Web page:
This was base on a 50 point score. I recieved a 47 because of formating errors. Title: Explication of John Keats' poem : When I have fears that I may cease to be

Essay by naughtyangel69wvCollege, UndergraduateA+, September 2004

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When I have fears that I may cease to be

(By: John Keats 1818)

When I have fears that I may cease to be

Before my pen has gleaned my teeming brain,

Before high-piled books, in charactery,

Hold like rich garners the full ripened grain;

When I behold, upon the night's starred face,

Huge cloudy symbols of high romance,

And think that I may never live to trace

Their shadows with the magic hand of chance;

And when I feel, fair creature of an hour,

That I shall never look upon the more,

Never have relish in the fairy power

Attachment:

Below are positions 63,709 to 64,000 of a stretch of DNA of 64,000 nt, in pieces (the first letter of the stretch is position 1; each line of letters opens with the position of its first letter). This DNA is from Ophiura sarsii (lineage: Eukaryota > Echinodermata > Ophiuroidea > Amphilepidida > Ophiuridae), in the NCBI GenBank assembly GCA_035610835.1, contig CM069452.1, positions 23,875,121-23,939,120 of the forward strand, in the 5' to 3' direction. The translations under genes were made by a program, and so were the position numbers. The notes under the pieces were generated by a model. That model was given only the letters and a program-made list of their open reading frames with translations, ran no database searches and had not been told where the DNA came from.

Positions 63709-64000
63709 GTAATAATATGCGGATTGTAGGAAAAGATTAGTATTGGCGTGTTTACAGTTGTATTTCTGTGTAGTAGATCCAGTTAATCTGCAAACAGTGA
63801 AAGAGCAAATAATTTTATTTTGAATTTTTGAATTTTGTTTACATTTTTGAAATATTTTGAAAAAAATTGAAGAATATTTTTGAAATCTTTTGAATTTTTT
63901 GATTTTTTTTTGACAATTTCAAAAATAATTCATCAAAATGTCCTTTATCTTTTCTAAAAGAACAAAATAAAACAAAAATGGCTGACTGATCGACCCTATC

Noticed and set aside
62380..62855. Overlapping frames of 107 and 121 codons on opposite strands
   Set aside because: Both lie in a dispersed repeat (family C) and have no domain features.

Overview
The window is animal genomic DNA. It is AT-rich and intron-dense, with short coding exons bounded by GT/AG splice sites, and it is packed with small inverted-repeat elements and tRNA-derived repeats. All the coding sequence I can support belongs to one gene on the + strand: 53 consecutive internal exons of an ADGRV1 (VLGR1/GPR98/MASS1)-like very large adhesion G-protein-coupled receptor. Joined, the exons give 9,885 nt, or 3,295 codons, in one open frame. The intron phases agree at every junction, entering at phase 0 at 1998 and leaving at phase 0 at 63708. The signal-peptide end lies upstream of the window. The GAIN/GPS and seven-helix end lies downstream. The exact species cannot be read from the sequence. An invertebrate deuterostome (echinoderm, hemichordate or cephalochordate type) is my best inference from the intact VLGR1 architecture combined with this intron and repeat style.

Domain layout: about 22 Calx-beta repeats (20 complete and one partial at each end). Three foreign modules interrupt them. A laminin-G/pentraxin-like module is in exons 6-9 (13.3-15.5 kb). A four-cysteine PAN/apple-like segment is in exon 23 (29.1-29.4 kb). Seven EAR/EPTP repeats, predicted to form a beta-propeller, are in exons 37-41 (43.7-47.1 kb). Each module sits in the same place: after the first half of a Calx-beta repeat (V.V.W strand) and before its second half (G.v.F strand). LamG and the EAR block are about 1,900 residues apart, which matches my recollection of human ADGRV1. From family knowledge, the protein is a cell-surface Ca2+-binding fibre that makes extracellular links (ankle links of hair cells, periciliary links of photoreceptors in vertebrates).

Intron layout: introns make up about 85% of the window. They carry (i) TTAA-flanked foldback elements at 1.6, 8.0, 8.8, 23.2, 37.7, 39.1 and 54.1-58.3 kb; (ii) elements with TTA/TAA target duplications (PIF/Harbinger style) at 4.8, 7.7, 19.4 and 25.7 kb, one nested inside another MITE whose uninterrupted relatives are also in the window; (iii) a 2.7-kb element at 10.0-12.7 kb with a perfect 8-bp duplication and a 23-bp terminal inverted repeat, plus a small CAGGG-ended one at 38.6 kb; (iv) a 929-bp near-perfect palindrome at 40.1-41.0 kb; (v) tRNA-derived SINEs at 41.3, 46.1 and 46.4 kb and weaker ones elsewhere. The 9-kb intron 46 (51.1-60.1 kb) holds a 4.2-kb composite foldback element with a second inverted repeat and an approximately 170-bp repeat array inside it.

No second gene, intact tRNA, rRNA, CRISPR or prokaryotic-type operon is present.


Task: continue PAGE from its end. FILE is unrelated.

Of unreflecting love; then on the shore

Of the wide world I stand alone and think

Till love and fame to nothingness do sink.

In the sonnet When I have fears that I may cease to beJohn Keats expresses his feelings about his disease, Tuberculosis, and the fears of dieing that overwhelms him.

In this sonnet, there are autobiographical overtones. Keats expresses his true feelings through his poetry.

Keats is from the Romantic school of thought. The Romantic school of thought came about in the 18th & 19th centuries in England. The artists were idealistic, imaginative, and visionary.

Upon your first reading of the poem, you may detect a sense of regret. The overall mood of the poem is indeed of dissatisfaction and regret. The tone of this particular poem is quite pensive. He is in deep thought about the feelings he will never be allowed to express, the many poems he will never have the pleasure to write.

The imagery in this poem is in accordance to the usual styling of Keats. He is described as being Hellenic or intuitively appreciative of natural phenomenon. One example of this is the stanza "Hold like rich garners the full ripened...